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Components of styleEdit
Style in fiction includes the use of various literary techniques.
Fiction is a form of narrative, one of the four rhetorical modes of discourse. Fiction-writing also has distinct forms of expression, or modes, each with its own purposes and conventions. Agent and author Evan Marshall identifies five fiction-writing modes: action, summary, dialogue, feelings/thoughts, and background (Marshall 1998, pp. 143–165). Author and writing-instructor Jessica Page Morrell lists six delivery modes for fiction-writing: action, exposition, description, dialogue, summary, and transition (Morrell 2006, p. 127). Author Peter Selgin refers to methods, including action, dialogue, thoughts, summary, scene, and description (Selgin 2007, p. 38). Currently, there is no consensus within the writing community regarding the number and composition of fiction-writing modes and their uses.
The narrator is the teller of the story, the orator, doing the mouthwork, or its in-print equivalent. A writer is faced with many choices regarding the narrator of a story: first-person narrative, third-person narrative, unreliable narrator, stream-of-consciousness writing. A narrator may be either obtrusive or unobtrusive, depending on the author's intended relationship between himself, the narrator, the point-of-view character, and the reader.
Point of ViewEdit
Point of view is from whose consciousness the reader hears, sees, and feels the story.
Allegory is a work of fiction in which the symbols, characters, and events come to represent, in somewhat point-by-point fashion, a different metaphysical, political, or social situation.
Symbolism refers to any object or person which represents something else.
Tone refers to the attitude that a story creates toward its subject matter. Tone may be formal, informal, intimate, solemn, somber, playful, serious, ironic, condescending, or many other possible attitudes. Tone is sometimes referred to as the mood that the author establishes within the story.
Diction, in its original, primary meaning, refers to the writer's or the speaker's distinctive vocabulary choices and style of expression. Literary diction analysis reveals how a passage establishes tone and characterization; for example, a preponderance of verbs relating physical movement suggests an active character, while a preponderance of verbs relating states of mind portrays an introspective character.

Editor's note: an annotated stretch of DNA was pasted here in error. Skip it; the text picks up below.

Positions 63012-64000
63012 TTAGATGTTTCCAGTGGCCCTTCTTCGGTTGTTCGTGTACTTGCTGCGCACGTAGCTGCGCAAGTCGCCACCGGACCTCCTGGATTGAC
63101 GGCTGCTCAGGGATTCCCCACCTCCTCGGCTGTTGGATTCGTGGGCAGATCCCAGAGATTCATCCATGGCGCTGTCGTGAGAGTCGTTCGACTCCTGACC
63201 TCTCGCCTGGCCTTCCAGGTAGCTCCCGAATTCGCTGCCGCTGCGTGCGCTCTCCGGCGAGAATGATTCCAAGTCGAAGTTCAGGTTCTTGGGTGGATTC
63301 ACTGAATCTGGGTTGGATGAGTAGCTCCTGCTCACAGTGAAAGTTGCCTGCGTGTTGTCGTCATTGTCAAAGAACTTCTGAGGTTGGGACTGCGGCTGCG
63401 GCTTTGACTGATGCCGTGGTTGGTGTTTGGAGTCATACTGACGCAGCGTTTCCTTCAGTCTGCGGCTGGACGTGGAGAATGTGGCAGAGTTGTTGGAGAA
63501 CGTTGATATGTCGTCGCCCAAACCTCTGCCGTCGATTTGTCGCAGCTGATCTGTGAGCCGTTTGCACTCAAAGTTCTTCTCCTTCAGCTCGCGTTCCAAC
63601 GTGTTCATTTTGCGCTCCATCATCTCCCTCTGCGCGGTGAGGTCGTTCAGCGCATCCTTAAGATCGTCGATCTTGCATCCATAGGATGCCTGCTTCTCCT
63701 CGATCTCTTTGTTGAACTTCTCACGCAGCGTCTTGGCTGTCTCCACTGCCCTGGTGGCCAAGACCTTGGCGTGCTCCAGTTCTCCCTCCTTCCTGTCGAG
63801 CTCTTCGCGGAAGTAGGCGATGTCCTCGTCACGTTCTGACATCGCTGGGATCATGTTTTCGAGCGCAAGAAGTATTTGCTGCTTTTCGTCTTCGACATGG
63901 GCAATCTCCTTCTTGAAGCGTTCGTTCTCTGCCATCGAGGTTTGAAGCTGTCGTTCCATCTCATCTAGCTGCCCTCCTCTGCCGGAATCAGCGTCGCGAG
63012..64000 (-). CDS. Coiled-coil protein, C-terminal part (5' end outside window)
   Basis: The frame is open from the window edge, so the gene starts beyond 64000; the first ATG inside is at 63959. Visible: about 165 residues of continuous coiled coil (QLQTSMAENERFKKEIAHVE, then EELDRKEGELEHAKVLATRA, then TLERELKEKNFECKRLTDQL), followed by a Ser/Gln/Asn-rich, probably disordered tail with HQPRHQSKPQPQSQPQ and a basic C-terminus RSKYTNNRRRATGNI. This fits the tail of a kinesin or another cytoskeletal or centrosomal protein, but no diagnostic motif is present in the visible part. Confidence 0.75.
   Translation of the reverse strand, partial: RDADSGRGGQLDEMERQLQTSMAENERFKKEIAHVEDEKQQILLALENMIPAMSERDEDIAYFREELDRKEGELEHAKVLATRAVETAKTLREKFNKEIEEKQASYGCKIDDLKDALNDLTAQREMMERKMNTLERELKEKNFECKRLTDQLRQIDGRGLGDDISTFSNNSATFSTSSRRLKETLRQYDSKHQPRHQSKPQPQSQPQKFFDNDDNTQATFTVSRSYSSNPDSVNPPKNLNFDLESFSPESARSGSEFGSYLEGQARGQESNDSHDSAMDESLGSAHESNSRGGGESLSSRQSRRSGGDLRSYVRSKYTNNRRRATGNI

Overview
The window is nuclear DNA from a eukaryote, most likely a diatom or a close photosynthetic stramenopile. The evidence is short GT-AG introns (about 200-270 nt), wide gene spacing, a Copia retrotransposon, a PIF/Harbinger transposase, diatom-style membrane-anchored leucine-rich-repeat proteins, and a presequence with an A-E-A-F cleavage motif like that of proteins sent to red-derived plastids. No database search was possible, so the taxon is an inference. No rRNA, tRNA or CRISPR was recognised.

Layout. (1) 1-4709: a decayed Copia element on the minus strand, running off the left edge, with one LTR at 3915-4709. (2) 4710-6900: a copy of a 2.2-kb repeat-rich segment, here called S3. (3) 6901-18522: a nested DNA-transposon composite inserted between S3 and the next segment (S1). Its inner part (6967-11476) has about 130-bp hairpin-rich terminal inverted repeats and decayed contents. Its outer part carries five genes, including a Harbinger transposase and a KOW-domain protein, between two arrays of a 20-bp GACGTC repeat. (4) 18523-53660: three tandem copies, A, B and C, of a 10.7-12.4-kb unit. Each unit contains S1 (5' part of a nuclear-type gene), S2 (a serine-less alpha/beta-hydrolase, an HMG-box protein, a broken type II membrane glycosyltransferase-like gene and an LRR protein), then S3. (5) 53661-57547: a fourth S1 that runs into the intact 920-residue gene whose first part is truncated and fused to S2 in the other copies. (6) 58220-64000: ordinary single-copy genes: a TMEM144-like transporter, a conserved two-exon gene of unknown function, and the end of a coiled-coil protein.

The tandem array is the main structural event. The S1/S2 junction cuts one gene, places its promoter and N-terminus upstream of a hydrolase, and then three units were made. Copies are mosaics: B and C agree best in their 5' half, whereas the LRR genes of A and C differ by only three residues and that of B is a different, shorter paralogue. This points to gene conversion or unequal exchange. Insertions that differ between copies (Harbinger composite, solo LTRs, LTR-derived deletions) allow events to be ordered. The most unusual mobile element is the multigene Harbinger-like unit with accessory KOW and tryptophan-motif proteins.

In linguistics, grammar refers to the logical and structural rules that govern the composition of sentences, phrases, and words in any given natural language. Grammar also refers to the study of such rules. This field includes morphology and syntax, often complemented by phonetics, phonology, semantics, and pragmatics.
Imagination, also called the faculty of imagining, is the ability to form mental images, sensations and concepts, in a moment when they are not perceived through sight, hearing or other senses.Template:Fact
Suspension of DisbeliefEdit
Suspension of disbelief is the reader's temporary acceptance of story elements as believable, regardless of how implausible they may seem in real life.
In grammar, the voice (also called diathesis) of a verb describes the relationship between the action (or state) that the verb expresses and the participants identified by its arguments (subject, object, etc.). When the subject is the agent or actor of the verb, the verb is in the active voice. When the subject is the patient, target or undergoer of the action, it is said to be in the passive voice.
Show, Don't TellEdit
Show, don't tell is an admonition to fiction writers to write in a manner that allows the reader to experience the story through a character's action, words, thoughts, senses, and feelings rather than through the narrator's exposition, summarization, and description.
See also Edit
- Bickham, Jack M. (1993). Scene & Structure. Writer's Digest Books. pp. 12–22, 50–58. ISBN 0-89879-551-6.
- Browne & King (2004). Self-Editing for Fiction Writers: How to Edit Yourself into Print. New York: Harper Resource. pp. 12, 117. ISBN 0-06-054569-0.
- Card, Orson Scott (1988). Character & Viewpoint. Cincinnati, OH: Writer's Digest Books. ISBN 0-89879-307-6.
- Edgerton, Les (2003). Finding Your Voice: How to Put Personality in Your Writing. Cincinnati, OH: Writer's Digest Books. ISBN 1-58297-174-9.
- Kress, Nancy (August 2003). Writer's Digest: p. 38
- Marshall, Evan (1998). The Marshall Plan for Novel Writing. Cincinnati, OH: Writer's Digest Books. pp. 143–165. ISBN 1-58297-062-9.
- Obstfeld, Raymond (2002). Fiction First Aid: Instant Remedies for Novels, Stories and Scripts. Cincinnati, OH: Writer's Digest Books. ISBN 158297117x.
- Morrell, Jessica Page (2006). Between the Lines: Master the Subtle Elements of Fiction Writing. Cincinnati, OH: Writer's Digest Books. p. 127. ISBN 978-1-58297-393-7.
- Selgin, Peter (2007). By Cunning & Craft: Sound Advice and Practical Wisdom for fiction writers. Cincinnati, OH: Writer's Digest Books. p. 38. ISBN 978-1-58297-491-0.
- Yagoda, Ben (2004). The Sound on the Page: Great Writers Talk About Style and Voice in Writing. New York: HarperResource. ISBN 0-06-093822-6.